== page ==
September 22, 2023
At a Glance
- A sow can have a litter of six or more piglets at a time, and she can do that twice a year.
- Within three hours of eating the sodium nitrite bait, the hogs get sleepy and die
We knew years ago that we’d never trap or shoot our way out of the growing wild hog (or deer) problems we have, or that'd we put much of a dent in the annual damage done to crops. But now, toxic baits are gaining steam and that might be a gamechanger.
If you live anywhere in the South, you see them. If you don’t see them, you see the damage they do to soybeans, cotton, peanuts or just about any crop growing in the field. The problem is the constant supply of new hogs. They multiply like, well, hogs. We know a sow can have a litter of six or more piglets at a time, and she can do that twice a year.
This summer, a patent was issued for a bait developed by scientists with the LSU AgCenter and LSU Department of Chemistry. The bait uses sodium nitrite, which is lethal to hogs. According to the scientists, the bait doesn’t hurt ‘nontarget species.’ It’s a gummy-like thing shaped like a golf ball. It tastes fishy because it contains dehydrated fish and glows under blacklight.
According to the scientists, within three hours of eating the sodium nitrite bait, the hogs get sleepy and die. The bait eventually breaks down into compounds not harmful to other species, and the bait poses no environmental concerns.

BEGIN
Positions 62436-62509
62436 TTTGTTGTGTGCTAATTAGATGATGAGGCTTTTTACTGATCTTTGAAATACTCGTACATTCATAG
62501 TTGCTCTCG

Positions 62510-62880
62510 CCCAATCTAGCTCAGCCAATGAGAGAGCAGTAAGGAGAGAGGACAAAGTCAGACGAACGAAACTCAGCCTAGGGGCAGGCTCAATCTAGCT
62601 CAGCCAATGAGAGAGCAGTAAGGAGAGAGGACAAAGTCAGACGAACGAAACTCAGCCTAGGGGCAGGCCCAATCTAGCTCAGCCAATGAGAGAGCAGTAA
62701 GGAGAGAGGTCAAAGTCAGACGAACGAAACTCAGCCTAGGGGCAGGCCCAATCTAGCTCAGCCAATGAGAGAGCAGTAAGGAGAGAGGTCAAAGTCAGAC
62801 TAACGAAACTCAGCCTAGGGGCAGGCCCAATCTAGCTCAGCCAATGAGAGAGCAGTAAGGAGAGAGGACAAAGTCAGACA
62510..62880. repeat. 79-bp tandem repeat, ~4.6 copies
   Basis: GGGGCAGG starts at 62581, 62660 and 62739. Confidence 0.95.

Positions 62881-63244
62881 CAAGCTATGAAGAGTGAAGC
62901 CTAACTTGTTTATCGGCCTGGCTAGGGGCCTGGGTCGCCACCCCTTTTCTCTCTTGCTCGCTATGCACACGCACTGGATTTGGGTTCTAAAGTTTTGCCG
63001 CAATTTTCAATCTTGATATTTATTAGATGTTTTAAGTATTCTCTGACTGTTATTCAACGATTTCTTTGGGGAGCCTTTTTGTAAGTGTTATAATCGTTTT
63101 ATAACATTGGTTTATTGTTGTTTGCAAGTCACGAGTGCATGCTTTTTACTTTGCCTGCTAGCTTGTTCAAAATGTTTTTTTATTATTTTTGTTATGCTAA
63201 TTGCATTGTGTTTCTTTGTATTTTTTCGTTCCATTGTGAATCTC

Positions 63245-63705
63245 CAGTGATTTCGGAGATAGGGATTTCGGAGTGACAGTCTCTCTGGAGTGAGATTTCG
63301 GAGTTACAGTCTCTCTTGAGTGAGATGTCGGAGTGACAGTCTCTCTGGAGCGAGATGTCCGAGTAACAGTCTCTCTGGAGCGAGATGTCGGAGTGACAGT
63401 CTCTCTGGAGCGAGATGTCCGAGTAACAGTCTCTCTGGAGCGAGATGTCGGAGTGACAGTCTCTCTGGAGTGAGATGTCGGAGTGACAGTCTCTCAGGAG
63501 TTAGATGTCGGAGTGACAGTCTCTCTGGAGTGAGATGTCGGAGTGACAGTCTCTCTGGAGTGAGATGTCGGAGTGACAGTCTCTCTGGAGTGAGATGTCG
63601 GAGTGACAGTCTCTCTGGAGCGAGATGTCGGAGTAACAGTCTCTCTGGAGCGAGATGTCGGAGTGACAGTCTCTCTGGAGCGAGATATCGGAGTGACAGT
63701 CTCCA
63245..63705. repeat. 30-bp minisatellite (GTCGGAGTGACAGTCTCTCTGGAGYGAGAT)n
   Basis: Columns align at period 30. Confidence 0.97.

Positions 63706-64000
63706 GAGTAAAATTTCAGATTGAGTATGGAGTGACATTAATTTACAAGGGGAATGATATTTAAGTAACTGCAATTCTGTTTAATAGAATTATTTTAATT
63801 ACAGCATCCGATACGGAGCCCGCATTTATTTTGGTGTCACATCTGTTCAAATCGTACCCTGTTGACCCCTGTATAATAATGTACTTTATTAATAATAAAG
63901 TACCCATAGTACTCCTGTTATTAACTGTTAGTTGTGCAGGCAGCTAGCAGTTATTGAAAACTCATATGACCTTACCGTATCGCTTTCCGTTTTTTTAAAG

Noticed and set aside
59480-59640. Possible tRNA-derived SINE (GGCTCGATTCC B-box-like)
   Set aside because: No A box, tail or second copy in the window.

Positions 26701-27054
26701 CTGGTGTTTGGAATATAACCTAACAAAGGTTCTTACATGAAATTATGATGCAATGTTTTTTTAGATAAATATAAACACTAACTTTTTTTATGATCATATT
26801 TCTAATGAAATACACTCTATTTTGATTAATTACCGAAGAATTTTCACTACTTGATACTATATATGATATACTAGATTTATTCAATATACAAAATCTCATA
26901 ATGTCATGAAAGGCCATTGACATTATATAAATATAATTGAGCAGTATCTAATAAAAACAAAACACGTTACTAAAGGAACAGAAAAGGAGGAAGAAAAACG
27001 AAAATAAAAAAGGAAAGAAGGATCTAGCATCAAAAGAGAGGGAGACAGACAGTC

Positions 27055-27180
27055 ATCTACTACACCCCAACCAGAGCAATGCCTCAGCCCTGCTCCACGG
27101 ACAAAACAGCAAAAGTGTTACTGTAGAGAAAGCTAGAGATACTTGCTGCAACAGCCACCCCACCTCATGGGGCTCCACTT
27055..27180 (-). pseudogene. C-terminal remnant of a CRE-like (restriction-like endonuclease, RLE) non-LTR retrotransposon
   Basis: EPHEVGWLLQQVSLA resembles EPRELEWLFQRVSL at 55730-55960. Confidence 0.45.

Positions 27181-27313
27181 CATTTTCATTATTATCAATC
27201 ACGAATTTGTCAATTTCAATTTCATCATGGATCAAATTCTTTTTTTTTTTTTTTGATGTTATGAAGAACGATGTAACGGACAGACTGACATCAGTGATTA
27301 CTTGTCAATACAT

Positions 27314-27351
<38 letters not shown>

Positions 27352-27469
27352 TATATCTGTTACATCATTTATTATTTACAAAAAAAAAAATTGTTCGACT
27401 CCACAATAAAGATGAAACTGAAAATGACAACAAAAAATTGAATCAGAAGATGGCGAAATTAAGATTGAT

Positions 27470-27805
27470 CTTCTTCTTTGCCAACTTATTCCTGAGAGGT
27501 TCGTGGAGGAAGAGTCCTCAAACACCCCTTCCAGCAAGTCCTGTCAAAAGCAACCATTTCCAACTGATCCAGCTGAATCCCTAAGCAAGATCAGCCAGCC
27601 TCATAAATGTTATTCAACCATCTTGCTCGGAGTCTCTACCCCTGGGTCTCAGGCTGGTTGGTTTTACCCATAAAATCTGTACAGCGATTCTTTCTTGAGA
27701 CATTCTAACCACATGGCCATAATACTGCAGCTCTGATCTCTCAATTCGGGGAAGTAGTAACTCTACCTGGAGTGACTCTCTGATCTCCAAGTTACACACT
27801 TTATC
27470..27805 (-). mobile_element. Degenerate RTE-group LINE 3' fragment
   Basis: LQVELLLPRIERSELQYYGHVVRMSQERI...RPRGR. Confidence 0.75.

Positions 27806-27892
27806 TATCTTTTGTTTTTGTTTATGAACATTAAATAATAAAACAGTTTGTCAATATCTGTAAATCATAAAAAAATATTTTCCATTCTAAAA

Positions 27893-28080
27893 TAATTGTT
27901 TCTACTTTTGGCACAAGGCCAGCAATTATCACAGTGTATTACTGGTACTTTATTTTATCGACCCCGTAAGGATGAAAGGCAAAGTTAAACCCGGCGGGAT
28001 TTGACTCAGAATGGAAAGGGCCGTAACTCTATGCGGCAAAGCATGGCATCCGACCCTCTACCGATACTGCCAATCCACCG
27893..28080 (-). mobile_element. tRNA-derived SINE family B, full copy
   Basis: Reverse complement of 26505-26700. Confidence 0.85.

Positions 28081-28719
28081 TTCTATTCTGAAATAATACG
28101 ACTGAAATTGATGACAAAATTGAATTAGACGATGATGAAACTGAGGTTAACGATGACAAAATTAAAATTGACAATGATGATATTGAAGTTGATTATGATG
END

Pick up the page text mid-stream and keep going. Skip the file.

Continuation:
With the patent in hand, scientists are now working on the best way to deliver the bait. Two possible ideas are burying it so hogs root it up or release it from a feeder using a cellphone.
This summer, Texas A&M scientists concluded a two-year study testing a warfarin-based bait. The bait was placed in special dispensers that kept non-target species, or non-swine species, out.
In their study, wild hogs were conditioned to access the bait before the product was applied. Once the product was applied, the hogs consumed lethal doses within five days of consistent access to the bait.
Landowners in the study managed the bait and dispensers themselves. The ones who kept the feeder mechanically sound and replaced bait consistently reported dramatic declines in hog numbers. The landowners who didn’t maintain consistency or follow sound instructions for the feeders and bait, well, didn’t see a big drop in hog numbers.
Whether these baits make it to mass acceptance or expand to other regions is yet to be seen, but it’s a good step in the right direction.
Hogs are always bad, but deer are also always ready to thin out your soybean and cotton stands. But this year deer ramped up their appetite for peanuts in our part of the world.
I asked a peanut farmer earlier this season if he’d consider using a spray drone or use such a service if available for his operation. He said, yes, he would use a spray drone, especially if it was fitted with night vision and a machine gun. He was tired of feeding deer and hogs.
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